27 August 2021
With a month left of the deadline of the ‘second chance call in’ for this year’s UK Port Marine Safety Code compliance exercise, the British Ports Association has called on all UK ports, harbours and marine facilities yet to participate, to report through to the Maritime and Coastguard Agency, as a priority.
By ignoring this call, port duty holders could at least be setting a dangerous precedent, or at worst demonstrate a lack of competence to manage their port’s safety systems.
Commenting, Richard Ballantyne Chief Executive of British Ports Association, which represents over 400 ports and facilities around the UK, said:
“The Port Marine Safety Code has evolved into a vital resource and compliance demonstrates a port’s ability to limit and control their operational safety risks. As well as allowing operators to assess and manage safety arrangements, the PMSC and the three yearly Compliance Exercise provides the government with the knowledge that individual ports and marine facilities are being managed responsibly and competently.
There is now one month to go in this additional period to participate in the exercise. We want to see as many operators as possible indicate their compliance to help maintain safe port activities around our coasts.”
In recent years the Code’s coverage has expanded beyond the traditional UK port authority and now includes other entities such as individual terminals and marinas. There have also been challenges for some smaller local authority owned ports understanding all the relevant issues. Getting the message out to these facilities is important so as to ensure safety management is as comprehensive as is possible across our industry.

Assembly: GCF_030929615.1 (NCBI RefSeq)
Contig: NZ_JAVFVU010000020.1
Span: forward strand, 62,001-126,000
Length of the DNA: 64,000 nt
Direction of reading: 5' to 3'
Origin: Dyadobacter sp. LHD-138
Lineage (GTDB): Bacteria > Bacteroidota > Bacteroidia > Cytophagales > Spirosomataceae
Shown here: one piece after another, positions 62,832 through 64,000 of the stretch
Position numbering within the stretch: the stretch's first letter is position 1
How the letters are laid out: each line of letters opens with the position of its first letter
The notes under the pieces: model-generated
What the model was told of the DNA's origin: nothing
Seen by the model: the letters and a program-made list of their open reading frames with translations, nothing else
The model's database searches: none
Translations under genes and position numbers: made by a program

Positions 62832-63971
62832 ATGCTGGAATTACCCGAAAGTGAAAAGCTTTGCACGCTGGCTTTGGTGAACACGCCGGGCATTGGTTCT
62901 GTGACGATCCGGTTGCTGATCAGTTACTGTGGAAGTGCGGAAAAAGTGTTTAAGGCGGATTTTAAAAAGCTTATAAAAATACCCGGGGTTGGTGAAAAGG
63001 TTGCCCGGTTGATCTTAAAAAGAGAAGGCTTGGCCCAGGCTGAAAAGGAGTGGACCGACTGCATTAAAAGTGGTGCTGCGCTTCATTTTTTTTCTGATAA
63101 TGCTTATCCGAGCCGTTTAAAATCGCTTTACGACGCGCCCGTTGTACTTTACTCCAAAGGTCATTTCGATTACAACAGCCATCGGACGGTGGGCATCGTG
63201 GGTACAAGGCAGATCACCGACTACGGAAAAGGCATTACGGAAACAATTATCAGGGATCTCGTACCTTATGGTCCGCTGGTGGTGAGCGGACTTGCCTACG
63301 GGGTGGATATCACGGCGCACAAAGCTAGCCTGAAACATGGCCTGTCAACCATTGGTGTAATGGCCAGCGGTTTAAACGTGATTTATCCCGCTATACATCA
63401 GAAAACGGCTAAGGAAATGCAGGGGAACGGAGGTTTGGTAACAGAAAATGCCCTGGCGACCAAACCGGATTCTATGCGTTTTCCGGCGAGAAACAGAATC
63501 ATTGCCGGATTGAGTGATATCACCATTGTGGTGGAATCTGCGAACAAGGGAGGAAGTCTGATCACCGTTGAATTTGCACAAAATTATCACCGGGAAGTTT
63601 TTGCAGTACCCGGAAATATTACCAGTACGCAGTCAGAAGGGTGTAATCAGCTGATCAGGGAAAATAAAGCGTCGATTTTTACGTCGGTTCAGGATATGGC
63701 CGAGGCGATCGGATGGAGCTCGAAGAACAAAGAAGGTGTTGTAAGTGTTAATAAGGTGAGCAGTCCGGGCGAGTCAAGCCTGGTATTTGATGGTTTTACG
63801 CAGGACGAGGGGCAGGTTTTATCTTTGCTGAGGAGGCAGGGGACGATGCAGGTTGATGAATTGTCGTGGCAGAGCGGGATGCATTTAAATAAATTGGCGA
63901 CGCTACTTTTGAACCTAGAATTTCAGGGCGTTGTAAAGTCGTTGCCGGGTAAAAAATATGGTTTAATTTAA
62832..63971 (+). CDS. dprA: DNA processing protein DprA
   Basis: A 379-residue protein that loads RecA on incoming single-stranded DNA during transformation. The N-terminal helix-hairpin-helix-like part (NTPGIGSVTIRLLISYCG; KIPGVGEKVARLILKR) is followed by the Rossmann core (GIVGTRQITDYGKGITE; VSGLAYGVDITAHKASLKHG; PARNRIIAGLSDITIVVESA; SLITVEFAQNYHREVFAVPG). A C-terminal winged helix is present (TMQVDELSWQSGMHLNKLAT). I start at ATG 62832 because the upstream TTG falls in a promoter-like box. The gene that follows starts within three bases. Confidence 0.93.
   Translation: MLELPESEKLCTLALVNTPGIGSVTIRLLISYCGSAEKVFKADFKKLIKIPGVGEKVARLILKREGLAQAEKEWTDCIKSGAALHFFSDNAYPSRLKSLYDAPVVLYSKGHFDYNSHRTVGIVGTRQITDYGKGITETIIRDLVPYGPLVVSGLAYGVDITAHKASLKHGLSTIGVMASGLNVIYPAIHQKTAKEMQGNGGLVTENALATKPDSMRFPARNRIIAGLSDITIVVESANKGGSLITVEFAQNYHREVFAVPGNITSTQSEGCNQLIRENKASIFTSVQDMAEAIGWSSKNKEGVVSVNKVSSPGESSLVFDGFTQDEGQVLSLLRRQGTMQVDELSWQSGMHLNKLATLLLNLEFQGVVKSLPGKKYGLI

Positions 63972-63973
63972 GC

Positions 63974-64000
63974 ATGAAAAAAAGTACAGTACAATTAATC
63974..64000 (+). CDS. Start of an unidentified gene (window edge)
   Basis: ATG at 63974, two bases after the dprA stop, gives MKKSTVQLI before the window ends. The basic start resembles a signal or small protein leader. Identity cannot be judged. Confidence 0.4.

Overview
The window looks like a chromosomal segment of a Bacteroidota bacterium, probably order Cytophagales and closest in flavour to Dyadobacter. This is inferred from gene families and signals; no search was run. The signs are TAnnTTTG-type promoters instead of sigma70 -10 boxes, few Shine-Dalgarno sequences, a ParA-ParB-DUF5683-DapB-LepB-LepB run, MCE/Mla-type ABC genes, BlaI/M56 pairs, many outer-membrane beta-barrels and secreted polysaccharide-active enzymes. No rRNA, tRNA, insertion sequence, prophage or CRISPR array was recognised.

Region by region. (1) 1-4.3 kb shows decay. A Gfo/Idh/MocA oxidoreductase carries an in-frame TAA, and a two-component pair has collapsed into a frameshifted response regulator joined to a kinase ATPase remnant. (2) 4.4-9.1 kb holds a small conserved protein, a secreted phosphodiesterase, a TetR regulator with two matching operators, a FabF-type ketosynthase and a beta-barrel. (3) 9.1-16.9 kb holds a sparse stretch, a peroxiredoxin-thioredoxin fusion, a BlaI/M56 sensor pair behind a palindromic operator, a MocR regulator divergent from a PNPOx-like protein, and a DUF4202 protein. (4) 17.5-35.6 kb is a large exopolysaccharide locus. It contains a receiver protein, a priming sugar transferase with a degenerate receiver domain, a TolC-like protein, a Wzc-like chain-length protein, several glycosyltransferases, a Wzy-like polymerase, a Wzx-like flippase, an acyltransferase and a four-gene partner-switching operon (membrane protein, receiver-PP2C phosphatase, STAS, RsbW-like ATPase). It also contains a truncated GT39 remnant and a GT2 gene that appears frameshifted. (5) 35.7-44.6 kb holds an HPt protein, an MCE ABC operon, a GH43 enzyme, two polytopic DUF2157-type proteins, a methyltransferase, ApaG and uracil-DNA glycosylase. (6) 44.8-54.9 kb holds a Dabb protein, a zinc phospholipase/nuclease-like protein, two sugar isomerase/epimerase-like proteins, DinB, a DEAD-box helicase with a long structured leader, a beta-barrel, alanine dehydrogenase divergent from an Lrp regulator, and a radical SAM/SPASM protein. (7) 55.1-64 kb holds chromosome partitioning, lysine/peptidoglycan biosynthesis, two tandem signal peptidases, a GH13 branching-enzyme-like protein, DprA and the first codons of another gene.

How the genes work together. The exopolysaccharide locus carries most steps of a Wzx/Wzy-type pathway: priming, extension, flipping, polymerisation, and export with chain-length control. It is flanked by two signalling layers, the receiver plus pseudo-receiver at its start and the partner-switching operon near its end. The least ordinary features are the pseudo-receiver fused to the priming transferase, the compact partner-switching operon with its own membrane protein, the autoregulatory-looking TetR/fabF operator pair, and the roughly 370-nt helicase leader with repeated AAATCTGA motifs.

The Maritime and Coastguard Agency’s Ports and VTS Policy Manager, James Hannon, who leads on PMSC compliance, suggested port duty holders across the UK still had time to indicate their compliance:
“It is essential that ports and facilities indicate their compliance to the government. Pretty much all the larger port authorities have confirmed their compliance but there remain a number of individual terminals and smaller port and marine facilities yet to respond. Non compliance can lead to MCA visits and also be used in evidence during prosecutions of other marine incidents. However the message from us is that the MCA is here to help ports of all type on their PMSC journeys.
The Code describes how ports can assess risks, design safety management systems, and also install governance processes to ensure that a Designated Person is able to evaluate controls and report directly to port duty holders and boards, and any duty holder yet to do this will need to ask themselves serious questions if they have not at least reviewed the Code.”
An additional period has been added to this year’s PMSC compliance exercise to help ports and facilities participate. Such operators now have until 24 September and the MCA asks that port duty holders submit a letter of compliance and the original details are available here.
Alongside this the MCA also carries out a number of port ‘health checks’ to verify that the correct instruments are in place at a number of different ports each year.
The BPA works closely with the MCA, the Department for Transport and ports around the UK to encourage compliance. Recognising the significance and challenges for ports, the industry body regularly holds briefing sessions for port duty holders, those at ports with the ultimate responsibility for safety at their organisation. The Association has also developed a separate session for port terminal operators and marine facilities as a result of the growing interest from those less familiar with the Code.